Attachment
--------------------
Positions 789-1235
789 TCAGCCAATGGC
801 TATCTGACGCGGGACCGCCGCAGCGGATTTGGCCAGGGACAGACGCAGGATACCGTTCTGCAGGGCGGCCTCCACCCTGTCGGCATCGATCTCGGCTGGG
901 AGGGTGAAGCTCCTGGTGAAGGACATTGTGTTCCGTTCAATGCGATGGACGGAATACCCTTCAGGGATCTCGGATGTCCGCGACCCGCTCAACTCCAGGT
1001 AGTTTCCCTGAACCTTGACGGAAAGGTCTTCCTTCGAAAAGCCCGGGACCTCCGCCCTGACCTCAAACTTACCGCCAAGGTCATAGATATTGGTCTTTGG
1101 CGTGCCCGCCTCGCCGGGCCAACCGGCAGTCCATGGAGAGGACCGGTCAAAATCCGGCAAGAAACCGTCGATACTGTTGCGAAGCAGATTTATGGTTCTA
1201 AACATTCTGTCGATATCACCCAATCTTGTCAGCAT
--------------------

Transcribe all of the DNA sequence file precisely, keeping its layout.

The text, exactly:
Positions 789-1235
789 TCAGCCAATGGC
801 TATCTGACGCGGGACCGCCGCAGCGGATTTGGCCAGGGACAGACGCAGGATACCGTTCTGCAGGGCGGCCTCCACCCTGTCGGCATCGATCTCGGCTGGG
901 AGGGTGAAGCTCCTGGTGAAGGACATTGTGTTCCGTTCAATGCGATGGACGGAATACCCTTCAGGGATCTCGGATGTCCGCGACCCGCTCAACTCCAGGT
1001 AGTTTCCCTGAACCTTGACGGAAAGGTCTTCCTTCGAAAAGCCCGGGACCTCCGCCCTGACCTCAAACTTACCGCCAAGGTCATAGATATTGGTCTTTGG
1101 CGTGCCCGCCTCGCCGGGCCAACCGGCAGTCCATGGAGAGGACCGGTCAAAATCCGGCAAGAAACCGTCGATACTGTTGCGAAGCAGATTTATGGTTCTA
1201 AACATTCTGTCGATATCACCCAATCTTGTCAGCAT